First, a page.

Melbourne Storm have changed their mind and want to go back to pokies

Harry Mason

Last year was a very interesting and challenging year for both sports and gambling industries. Many teams have refused to have anything in common with the gambling industry. The initiative of responsible gambling in Australia has been introduced to the citizens, therefore several sports teams who have previously been generating the revenue from the pokies and the gambling venues decided to quit while supporting the initiative of responsible gambling

One of the teams that decided to cut the ropes with the gambling industry last year is the Melbourne Storm. The rugby league club is owned by the conglomerate of caravan magnate Gerry Ryan and bookmaker Matt Tripp. The private owners have brought the club from Rupert Murdoch’s News Corporation back in 2013 and since then have somehow stabilized the constantly fluctuating financial state of the club. 

The club has bought Kealba Hotel in Melbourne’s north-west in 2015. The hotel included 172 poker machines. Last January the club sold the hotel and the poker machine licenses to IPR Hotels. The hotel was very well known for the incredibly big losses that the punters had throughout the whole year. Kealba Hotel was the only Storm-related pokies holding and was the fourth-highest amount of money lost places out of nearly 500 venues in Victoria. To be more precise, the losses at the venue reached almost A$20 million in 2018. The hotel is within the Brimbank local government area, which last year recorded the highest pokies losses in the whole state.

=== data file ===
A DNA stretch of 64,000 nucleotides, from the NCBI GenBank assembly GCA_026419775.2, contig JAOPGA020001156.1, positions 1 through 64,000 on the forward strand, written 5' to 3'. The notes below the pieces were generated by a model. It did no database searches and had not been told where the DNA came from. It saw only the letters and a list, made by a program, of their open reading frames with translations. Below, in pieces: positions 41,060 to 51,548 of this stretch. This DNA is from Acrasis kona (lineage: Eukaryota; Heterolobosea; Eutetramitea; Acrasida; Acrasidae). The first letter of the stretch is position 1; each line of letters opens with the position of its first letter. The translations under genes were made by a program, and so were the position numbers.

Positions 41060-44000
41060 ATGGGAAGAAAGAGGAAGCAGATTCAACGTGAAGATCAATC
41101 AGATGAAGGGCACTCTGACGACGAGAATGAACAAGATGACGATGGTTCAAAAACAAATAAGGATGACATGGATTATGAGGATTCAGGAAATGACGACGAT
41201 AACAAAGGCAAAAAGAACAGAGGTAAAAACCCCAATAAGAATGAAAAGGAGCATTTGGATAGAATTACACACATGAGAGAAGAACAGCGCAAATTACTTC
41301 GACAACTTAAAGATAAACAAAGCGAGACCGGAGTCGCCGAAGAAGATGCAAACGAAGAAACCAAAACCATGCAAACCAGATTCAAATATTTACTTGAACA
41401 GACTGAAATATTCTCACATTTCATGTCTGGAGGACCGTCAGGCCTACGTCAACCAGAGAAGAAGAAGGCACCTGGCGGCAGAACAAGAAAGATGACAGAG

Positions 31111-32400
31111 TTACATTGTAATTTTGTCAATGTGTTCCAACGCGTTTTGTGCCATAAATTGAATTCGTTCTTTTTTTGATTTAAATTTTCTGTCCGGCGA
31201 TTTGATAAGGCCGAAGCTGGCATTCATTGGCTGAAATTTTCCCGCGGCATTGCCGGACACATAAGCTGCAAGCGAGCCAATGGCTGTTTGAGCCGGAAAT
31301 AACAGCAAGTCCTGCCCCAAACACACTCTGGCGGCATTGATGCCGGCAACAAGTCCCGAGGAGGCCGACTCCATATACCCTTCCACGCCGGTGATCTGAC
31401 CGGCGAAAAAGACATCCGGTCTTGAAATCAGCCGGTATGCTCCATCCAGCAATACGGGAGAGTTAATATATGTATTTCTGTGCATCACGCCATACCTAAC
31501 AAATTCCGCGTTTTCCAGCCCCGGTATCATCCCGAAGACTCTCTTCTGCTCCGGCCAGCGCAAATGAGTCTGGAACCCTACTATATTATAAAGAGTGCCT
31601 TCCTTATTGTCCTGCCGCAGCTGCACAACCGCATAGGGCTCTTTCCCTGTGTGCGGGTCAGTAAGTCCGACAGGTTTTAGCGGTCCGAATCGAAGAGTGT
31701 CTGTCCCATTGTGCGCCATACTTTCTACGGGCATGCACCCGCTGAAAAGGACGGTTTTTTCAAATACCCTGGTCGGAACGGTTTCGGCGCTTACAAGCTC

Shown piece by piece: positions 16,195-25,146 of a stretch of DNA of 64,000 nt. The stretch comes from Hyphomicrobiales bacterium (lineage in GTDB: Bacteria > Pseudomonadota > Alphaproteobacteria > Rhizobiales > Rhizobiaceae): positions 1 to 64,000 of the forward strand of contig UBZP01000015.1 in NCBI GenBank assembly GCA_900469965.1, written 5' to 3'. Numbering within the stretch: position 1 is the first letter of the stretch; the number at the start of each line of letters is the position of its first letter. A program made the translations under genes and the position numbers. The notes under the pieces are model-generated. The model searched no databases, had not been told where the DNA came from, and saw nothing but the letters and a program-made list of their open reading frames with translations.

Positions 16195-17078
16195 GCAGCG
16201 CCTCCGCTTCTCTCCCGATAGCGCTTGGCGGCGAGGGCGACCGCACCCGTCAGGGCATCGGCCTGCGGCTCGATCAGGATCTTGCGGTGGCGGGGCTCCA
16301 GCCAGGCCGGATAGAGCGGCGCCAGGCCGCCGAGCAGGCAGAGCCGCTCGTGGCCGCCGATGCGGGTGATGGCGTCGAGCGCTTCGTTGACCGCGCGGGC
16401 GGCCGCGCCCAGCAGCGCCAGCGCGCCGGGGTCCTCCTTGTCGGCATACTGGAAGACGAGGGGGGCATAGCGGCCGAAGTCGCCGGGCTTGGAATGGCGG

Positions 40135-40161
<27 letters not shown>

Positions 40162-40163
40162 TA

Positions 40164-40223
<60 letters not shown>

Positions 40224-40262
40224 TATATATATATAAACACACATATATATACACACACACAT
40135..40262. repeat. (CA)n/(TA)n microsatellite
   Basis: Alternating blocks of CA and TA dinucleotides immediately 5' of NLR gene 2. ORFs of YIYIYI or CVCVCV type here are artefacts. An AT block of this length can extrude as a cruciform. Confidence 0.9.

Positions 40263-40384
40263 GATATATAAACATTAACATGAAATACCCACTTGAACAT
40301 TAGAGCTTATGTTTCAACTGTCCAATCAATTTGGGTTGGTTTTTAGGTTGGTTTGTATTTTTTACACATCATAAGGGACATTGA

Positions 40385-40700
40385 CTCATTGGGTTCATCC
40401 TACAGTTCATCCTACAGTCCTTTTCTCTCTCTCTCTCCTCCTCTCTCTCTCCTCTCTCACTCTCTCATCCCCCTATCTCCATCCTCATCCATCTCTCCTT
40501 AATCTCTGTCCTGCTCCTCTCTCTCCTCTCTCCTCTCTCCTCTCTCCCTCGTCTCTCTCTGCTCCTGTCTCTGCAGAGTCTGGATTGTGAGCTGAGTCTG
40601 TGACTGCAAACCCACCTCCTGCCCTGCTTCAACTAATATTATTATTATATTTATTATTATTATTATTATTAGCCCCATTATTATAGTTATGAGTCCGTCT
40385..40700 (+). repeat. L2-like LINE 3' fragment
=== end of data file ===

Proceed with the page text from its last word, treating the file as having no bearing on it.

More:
All The Expenses 

As it was roughly calculated by the Victorian government’s gambling regulator, the poker machine licenses are valued at approximately A$13 million. Though, the Melbourne Storm bought the venue for A$10 million back in 2015. 

When the club decided to sell the Kealba Hotel, the initiative and the new step was welcomed by the gambling reform advocates. The step was considered to be extremely successful due to the fact that the club could not manage the hotel property. The hotel and the poker machines club was forced to work a maximum of 20-hour shifts seven days a week, which is the great pressure on the employees as well as very unstrategic move in the most disadvantaged community of the state. Consequently when the club decided to sell the hotel, Tim Castello the gambling reform advocate wished the new owner to manage the venue more responsible, unlike the Melbourne Storm. 

The Plot Twist 

Despite the fact that the club seemed to follow the nongambling related politics, apparently, the financial state of the club does not agree with the ideology. Thus, already this year it has been announced that the Melbourne Storm is getting back in the pokie business. They have already requested the license for the 80 poker machine venue. This will be the only pokie venue in the are and is supposed to bring the club the approximate revenue of up to $8 million during the first year of the operation. 

It also does not seem like the club and the owners have learned from previous experiences. They have made an announcement stating that they want the gaming room to operate a maximum of 20 hours a day, from 3 am to 7 am. This is expected to bring the club the annual revenue from $7.5 to $8.7 million. NSW Treasury data projects poker machine profits in the state to grow by 12 % in the next four years to reach A$7 billion by 2021.

It seems like no one besides Storm themselves is happy about the plot twist with the policy of the club. There have been several negative comments made addressing the clubs anti-gambling related direction. It has been mentioned that Melbourne Storm should follow the path of several other gambling free teams such as Geelong and Western Bulldogs who have already completely exited or are planning on exit in the nearest future while standing on the values of the club and supporting the responsible gambling in the citizens.